UPDATE 3-Celldex says Pfizer ends cancer vaccine deal; shrs sink

Fri Sep 3, 2010 3:05pm EDT

* Says cancer vaccine not strategic priority for Pfizer

* Says will conduct late-stage studies on its own

* Worldwide rights to vaccine revert to Celldex on Nov. 1

* Celldex shares tank 39 pct to lifetime low (Adds analyst comments; updates stock movement)

By Shravya Jain

BANGALORE, Sept 3 (Reuters) - Celldex Therapeutics Inc (CLDX.O) said it would go it alone on the development of its lead cancer vaccine, after partner Pfizer (PFE.N) pulled out saying the program was no longer a strategic priority for the drug giant.

Though Pfizer's pull out sent Celldex's stock crashing to a life low, analysts said they were confident the company could advance the vaccine into late-stage trials without a partner.

"As much as people are saying that Pfizer didn't believe in the drug, (Pfizer) didn't really say that. It just has different priorities," WBB Securities analyst Steve Brozak said.

Needham & Co analyst Mark Monane said despite a higher financial risk, the execution risk for the drug's development has not increased as Celldex has the experience and the resources to take it forward.

"Celldex can bring the drug into Phase 3 in the first half of 2011," Monane said.

In May, the company said data from a mid-stage trial of the vaccine, called CDX-110, showed progression-free survival for 70 percent of the patients afflicted with a type of brain tumor, and claimed the results were 40 percent better than the current standard of care. [ID:nN20241460]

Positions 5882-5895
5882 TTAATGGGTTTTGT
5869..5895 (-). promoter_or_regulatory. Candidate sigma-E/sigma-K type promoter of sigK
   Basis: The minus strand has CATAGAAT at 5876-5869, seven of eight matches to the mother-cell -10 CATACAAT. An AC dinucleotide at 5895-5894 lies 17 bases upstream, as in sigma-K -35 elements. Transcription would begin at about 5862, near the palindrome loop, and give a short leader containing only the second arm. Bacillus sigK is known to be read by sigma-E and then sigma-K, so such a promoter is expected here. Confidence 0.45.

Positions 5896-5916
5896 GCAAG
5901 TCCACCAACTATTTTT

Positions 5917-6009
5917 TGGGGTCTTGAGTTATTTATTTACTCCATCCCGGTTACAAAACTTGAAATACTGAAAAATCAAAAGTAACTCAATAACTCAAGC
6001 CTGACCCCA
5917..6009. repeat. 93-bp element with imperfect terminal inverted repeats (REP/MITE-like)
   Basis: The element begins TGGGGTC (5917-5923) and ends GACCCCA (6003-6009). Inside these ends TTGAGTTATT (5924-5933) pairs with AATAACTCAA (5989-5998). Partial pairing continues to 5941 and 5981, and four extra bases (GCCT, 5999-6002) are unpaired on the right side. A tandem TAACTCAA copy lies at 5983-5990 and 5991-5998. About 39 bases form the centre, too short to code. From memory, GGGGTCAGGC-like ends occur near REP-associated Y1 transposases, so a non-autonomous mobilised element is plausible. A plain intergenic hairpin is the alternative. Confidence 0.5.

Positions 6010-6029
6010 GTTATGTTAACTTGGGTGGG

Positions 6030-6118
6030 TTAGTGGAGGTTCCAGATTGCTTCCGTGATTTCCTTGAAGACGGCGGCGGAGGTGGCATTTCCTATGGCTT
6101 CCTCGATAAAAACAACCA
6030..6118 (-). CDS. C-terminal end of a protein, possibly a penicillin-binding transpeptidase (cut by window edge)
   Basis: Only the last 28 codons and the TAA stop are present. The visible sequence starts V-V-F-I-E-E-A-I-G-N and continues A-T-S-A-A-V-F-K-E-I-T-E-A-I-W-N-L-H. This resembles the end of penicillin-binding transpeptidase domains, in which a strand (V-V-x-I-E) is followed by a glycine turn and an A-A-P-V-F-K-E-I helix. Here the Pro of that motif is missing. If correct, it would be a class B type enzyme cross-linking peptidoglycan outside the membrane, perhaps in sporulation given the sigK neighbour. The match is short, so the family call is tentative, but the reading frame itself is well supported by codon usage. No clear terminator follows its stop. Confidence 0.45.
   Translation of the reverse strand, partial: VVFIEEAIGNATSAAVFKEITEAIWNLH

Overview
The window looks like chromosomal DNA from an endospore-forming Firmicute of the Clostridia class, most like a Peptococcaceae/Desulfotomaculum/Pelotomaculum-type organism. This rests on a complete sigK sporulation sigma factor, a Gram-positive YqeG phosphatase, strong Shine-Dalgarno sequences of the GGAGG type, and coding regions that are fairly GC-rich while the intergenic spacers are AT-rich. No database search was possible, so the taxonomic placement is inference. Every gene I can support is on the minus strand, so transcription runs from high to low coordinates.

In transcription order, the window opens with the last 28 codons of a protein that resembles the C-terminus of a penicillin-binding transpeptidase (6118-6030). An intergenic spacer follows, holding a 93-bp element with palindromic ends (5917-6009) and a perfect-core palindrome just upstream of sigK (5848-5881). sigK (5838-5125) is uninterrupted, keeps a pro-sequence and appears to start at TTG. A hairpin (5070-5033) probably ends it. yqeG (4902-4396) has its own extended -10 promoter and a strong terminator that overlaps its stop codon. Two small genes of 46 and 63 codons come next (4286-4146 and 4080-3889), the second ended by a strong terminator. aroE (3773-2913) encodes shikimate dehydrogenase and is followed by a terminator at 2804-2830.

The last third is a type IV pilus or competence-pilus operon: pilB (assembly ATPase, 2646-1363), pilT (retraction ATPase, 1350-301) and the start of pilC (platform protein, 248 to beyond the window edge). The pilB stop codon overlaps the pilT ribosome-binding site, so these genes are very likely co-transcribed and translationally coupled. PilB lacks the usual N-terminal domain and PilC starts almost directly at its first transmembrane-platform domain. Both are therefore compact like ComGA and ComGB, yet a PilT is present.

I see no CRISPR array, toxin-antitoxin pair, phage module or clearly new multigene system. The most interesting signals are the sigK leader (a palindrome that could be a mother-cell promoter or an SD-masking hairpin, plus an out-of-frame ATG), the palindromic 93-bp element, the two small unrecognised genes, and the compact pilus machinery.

Celldex's CDX-110 is an immunotherapy vaccine -- the drug targets a molecule that is present only in tumor cells. The vaccine is similar to Dendreon's DNDN.O Provenge -- the only FDA approved cancer vaccine, which treats advanced prostate cancer.

"We don't need a partner going forward. We plan on pushing (the vaccine rindopepimut) into Phase 3 ourselves," Celldex Chief Executive Anthony Marucci said, adding that the company would need to raise money at "some point" to complete the study.

Brean Murray, Carret & Co analyst Jonathan Aschoff expects the trial to cost less than $50 million.

Celldex, with a market value of about $146.7 million, had cash, cash equivalents and marketable securities of $65.8 million as of June 30.

On a conference call with analysts, CEO Marucci said the company will now need to hire more people on the clinical side.

Needham, Massachusetts-based Celldex said it would also focus on the four other product candidates that are in ongoing early to mid-stage studies.

It has two other cancer vaccines in early and mid stage development, an antibody therapy for breast cancer and melanoma in mid stage trials, and a renal disease therapy in early development.

DOOMED DEAL

In April 2008, Celldex and Pfizer Vaccines LLC had entered into the deal for the cancer vaccine as a treatment for patients with Glioblastoma Multiforme, a kind of brain tumor.

Pfizer had made an upfront payment of $40 million in 2008 and had also made an equity investment of $10 million in the biopharmaceutical firm.

Celldex was also eligible to receive milestone payments of over $390 million for the successful development and commercialization of the drug.

Celldex Chief Financial Officer Avery Catlin said there was no termination fee defined in the license agreement and the companies would decide on a future course of action within the next 60 days.

Worldwide rights to develop and market the vaccine return to Celldex effective Nov. 1.

Celldex shares, which have fallen 27 percent over the past three months, dropped 39 percent to a lifetime low of $2.91 before recouping some of their early losses. They were trading down at $3.53 late afternoon.

About 5 million shares changed hands Friday, more than 14-times their 10-day average daily volume. (Additional reporting by Esha Dey in Bangalore; Editing by Anne Pallivathuckal, Anthony Kurian)

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